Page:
What has changed, however, is Turkey's attitude toward the discord. The regional power has now given its tacit backing to Azerbaijan. This could be one of the major factors that has emboldened Azerbaijan to try to recapture the land it lost in the war before the 1992 ceasefire. "That's one hypothesis and, to be honest, it might be the only thing that's notably changed the last two months," said Radnitz. 

If Turkey's new geopolitical backing is truly one of the major reasons for the recent fighting, it could make a resolution to end hostilities — whatever form that may take — all the more complex, Gasparyan told Live Science. "The situation in this conflict zone has changed with the shift in Turkish foreign policy," he said. "Turkish officials have already stated that they are supporting Azerbaijan."

Perhaps the most worrisome part of this recent violence is the tone of statements coming from Azerbaijan, Radnitz said. "They're saying that they won't stop short of recovering all the occupied territories and [Nagorno-]Karabakh. It's hard to get a face-saving compromise when that's the wording."

Originally published on Live Science.

Benjamin Plackett
Live Science Contributor

Benjamin is a freelance science journalist with nearly a decade of experience, based in Australia. His writing has featured in Live Science, Scientific American, Discover Magazine, Associated Press, USA Today, Wired, Engadget, Chemical & Engineering News, among others. Benjamin has a bachelor's degree in biology from Imperial College, London, and a master's degree in science journalism from New York University along with an advanced certificate in science, health and environmental reporting. 

  • dds12
    The borders of AZ and AR were first determined in 1918 by Transcaucaucasian Federation and then recognized intl-ly in 1919 Paris Peace Conf. At the time, not only Karabakh also Zangezur (or Syunik) province on AR were recognized as parts of AZ. However, due to ongoing disputes, massacres of the Azerbaijani population of Zangezur by the guy who escaped the Armenian genocide (oh the irony), and other factors, the corridor was given to Armenia by the Russian SSR, while Karabakh remained in AZ. We can go on and on about how the two nations disputed and massacred each other over centuries, but as far as Karabakh is concerned, this fact may suffice. And a bonus fact that even though Azerbaijan SSR didn't bother Armenians living in Karabakh for 70 yrs, however, Armenia SSR deported all the Azerbaijanis living in Zangezur in the 1940s, that is how you get a "majority Armenian" population, you just have to kick out the other minority. Bonus fact #2, if you Google "Capture of Erivan" you will find several paintings with mosques in the background, which do not exist anymore because Armenians demolished them. I thought I 'd bring it up since you start your article with an image of a cathedral.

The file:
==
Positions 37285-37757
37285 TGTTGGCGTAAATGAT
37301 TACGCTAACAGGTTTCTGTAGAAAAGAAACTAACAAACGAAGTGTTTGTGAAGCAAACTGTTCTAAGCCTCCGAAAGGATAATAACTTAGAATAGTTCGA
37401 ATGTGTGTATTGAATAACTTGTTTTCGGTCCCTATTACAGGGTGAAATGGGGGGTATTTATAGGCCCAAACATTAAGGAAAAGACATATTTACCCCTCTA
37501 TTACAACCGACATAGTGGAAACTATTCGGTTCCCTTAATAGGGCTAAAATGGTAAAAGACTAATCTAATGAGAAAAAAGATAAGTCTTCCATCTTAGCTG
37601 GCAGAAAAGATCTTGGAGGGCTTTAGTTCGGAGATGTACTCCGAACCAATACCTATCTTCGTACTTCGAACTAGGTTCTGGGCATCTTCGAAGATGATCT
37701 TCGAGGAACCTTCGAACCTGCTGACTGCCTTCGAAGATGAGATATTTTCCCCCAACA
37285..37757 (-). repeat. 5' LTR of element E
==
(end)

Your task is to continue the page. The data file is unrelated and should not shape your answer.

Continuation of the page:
• tjcoop
    Interesting that Turkey is siding against the Armenians considering their massacre of thousands previously toward the end of the Ottoman empire.
  • Darmanija
    You need to know mych more about Armenia and Azerbaijan to understand their history and the reasons for the conflict! First of all, Armenia is a Christian country (the Armenian Apostolic Church is one of the Oriental Orthodox, ie ancient Eastern churches), better known as the Monophysites. The Kingdom of Armenia FIRST recognized Christianity as an equal state religion back in 301.